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The shifting power dynamic
It was interesting this year to see something of a power shift, with designers such as Tom Dixon and Marcel Wanders – both of whom have been high profile for a long time – suddenly looking extremely influential. At Moooi, Marcel Wanders had the most extravagant and enormous display that I’ve ever seen in Milan, taking over the space on Via Savona that was previously the domain of the entire Poltrona Frau group.
Tom Dixon, who has been a dynamic presence in Milan for a long time now, returned for the second year of MOST – which shows his own work, as well as that of other international designers and companies. This terrific show included work by New Zealand group, Resident, alongside other up-and-coming brands such as Stellarworks, a Danish brand that collaborates with Chinese manufacturers. MOST had something of a new-world presence, with Dixon also sourcing his manufacturing through Asia.
Art direction is crucial
Every now and then, you come across established brands whose Milan shows have been really badly art directed – despite having so much classic furniture. As a designer, you want to find yourself in the right hands with a brand that can really elevate your concepts, not drag them down with last year’s fabrics.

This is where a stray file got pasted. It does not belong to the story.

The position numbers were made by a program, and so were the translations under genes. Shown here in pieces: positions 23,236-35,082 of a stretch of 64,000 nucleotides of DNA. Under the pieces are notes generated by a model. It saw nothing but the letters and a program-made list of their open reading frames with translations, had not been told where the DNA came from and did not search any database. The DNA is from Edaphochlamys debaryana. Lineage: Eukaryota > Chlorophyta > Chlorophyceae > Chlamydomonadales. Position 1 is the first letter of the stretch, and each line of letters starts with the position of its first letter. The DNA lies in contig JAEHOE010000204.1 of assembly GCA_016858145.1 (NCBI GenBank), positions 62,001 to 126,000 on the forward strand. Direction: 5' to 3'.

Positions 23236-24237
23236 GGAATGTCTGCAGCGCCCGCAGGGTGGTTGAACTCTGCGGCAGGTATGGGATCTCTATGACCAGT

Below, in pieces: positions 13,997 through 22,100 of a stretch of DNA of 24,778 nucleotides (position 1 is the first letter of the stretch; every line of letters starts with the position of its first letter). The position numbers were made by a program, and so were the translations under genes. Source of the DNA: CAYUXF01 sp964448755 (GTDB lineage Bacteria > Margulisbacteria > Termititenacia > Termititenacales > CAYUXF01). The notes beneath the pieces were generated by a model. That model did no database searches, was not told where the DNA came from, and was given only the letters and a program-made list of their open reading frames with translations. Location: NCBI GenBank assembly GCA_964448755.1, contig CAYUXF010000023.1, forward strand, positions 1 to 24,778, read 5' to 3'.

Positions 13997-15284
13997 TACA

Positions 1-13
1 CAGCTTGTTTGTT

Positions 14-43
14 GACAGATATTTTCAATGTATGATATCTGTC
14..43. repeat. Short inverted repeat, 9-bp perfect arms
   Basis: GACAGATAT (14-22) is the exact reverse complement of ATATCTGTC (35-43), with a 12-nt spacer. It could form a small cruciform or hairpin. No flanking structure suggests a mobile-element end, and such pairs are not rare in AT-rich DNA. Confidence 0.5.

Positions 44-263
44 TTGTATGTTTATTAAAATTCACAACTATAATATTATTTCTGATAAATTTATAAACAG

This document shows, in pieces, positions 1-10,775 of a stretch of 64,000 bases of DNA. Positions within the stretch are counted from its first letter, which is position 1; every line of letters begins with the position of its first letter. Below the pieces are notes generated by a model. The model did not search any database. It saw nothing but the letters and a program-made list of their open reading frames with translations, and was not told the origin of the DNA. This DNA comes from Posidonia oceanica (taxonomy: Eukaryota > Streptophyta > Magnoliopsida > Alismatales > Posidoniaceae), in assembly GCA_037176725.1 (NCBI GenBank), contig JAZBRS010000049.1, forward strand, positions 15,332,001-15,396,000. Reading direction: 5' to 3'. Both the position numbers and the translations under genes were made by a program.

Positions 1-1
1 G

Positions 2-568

Hip vs Cool
Ventura Lambrate was well worth a visit this year, with a few interesting stands scattered among a lot of overly earnest work. I was particularly interested in the Dutch design studio SMOOL, directed by Robert Bronwasser, who showed prototypes as well as some major editions from projects with different brands.
There were very different crowds congregating in the various districts. On Sunday at Superstudio, where I had a stand, there were plenty of families wandering around as well as the heads of design development at major companies, and it was hard to tell who was who. Ventura Lambrate, on the other hand, was hipsterville. For a designer looking to market their work, it was hard to call which of the two would prove the most rewarding.
Thinking outside the box
One of this year’s surprises was Fernando and Humberto Campana’s Fusion, a collaboration with French crystal company, Baccarat. I found several of the designs both beautiful and surprising, with one red lantern that was particularly covetable. In true Campana brothers’ style, they have woven wicker and bamboo into chandeliers with crystal and, my god, that could go really wrong, but the end result is pretty great.
When you travel to Milan, make sure you find the time to hang out at Spazio Rossana Orlandi. Hands down, it’s still the loveliest place in Milan during the Fair – it’s lively, but also relaxed. Line up for a locally made lunch and a glass of wine, enjoy the warmth of the glasshouse and admire all the weird and wonderful things around you.
‘Stripped’ by Greg Natale produces the same carbon footprint in its entire lifetime that you create in just 40 hours. ‘Stripped’ pays tribute to the work of minimalist architects Claudio Silvestrin and John Pawson.